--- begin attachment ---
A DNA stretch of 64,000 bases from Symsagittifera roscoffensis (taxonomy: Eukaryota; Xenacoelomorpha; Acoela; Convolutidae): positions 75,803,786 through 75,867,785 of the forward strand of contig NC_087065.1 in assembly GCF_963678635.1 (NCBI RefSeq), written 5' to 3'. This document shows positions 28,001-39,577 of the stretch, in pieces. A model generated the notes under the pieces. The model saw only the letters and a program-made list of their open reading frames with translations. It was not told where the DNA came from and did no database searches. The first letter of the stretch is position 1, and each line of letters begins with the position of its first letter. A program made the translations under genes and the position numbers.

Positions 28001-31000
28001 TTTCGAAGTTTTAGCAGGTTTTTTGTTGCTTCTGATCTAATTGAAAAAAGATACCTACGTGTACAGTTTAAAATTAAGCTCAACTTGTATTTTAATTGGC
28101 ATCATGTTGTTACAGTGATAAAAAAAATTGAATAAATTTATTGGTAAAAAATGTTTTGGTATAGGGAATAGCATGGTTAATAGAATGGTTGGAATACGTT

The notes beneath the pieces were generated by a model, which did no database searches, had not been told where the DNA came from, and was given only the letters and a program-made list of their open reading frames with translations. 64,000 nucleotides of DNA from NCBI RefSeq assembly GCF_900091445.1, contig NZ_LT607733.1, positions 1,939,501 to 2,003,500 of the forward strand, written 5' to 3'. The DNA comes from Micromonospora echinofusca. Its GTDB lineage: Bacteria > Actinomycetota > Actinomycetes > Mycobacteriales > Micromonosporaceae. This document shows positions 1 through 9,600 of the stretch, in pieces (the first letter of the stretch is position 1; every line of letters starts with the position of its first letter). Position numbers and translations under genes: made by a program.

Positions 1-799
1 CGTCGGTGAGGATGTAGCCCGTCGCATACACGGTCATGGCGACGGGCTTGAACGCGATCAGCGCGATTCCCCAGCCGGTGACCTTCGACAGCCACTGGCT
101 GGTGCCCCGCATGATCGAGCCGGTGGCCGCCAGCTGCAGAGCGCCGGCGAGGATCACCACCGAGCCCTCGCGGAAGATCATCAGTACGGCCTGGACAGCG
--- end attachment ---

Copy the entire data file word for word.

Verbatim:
A DNA stretch of 64,000 bases from Symsagittifera roscoffensis (taxonomy: Eukaryota; Xenacoelomorpha; Acoela; Convolutidae): positions 75,803,786 through 75,867,785 of the forward strand of contig NC_087065.1 in assembly GCF_963678635.1 (NCBI RefSeq), written 5' to 3'. This document shows positions 28,001-39,577 of the stretch, in pieces. A model generated the notes under the pieces. The model saw only the letters and a program-made list of their open reading frames with translations. It was not told where the DNA came from and did no database searches. The first letter of the stretch is position 1, and each line of letters begins with the position of its first letter. A program made the translations under genes and the position numbers.

Positions 28001-31000
28001 TTTCGAAGTTTTAGCAGGTTTTTTGTTGCTTCTGATCTAATTGAAAAAAGATACCTACGTGTACAGTTTAAAATTAAGCTCAACTTGTATTTTAATTGGC
28101 ATCATGTTGTTACAGTGATAAAAAAAATTGAATAAATTTATTGGTAAAAAATGTTTTGGTATAGGGAATAGCATGGTTAATAGAATGGTTGGAATACGTT

The notes beneath the pieces were generated by a model, which did no database searches, had not been told where the DNA came from, and was given only the letters and a program-made list of their open reading frames with translations. 64,000 nucleotides of DNA from NCBI RefSeq assembly GCF_900091445.1, contig NZ_LT607733.1, positions 1,939,501 to 2,003,500 of the forward strand, written 5' to 3'. The DNA comes from Micromonospora echinofusca. Its GTDB lineage: Bacteria > Actinomycetota > Actinomycetes > Mycobacteriales > Micromonosporaceae. This document shows positions 1 through 9,600 of the stretch, in pieces (the first letter of the stretch is position 1; every line of letters starts with the position of its first letter). Position numbers and translations under genes: made by a program.

Positions 1-799
1 CGTCGGTGAGGATGTAGCCCGTCGCATACACGGTCATGGCGACGGGCTTGAACGCGATCAGCGCGATTCCCCAGCCGGTGACCTTCGACAGCCACTGGCT
101 GGTGCCCCGCATGATCGAGCCGGTGGCCGCCAGCTGCAGAGCGCCGGCGAGGATCACCACCGAGCCCTCGCGGAAGATCATCAGTACGGCCTGGACAGCG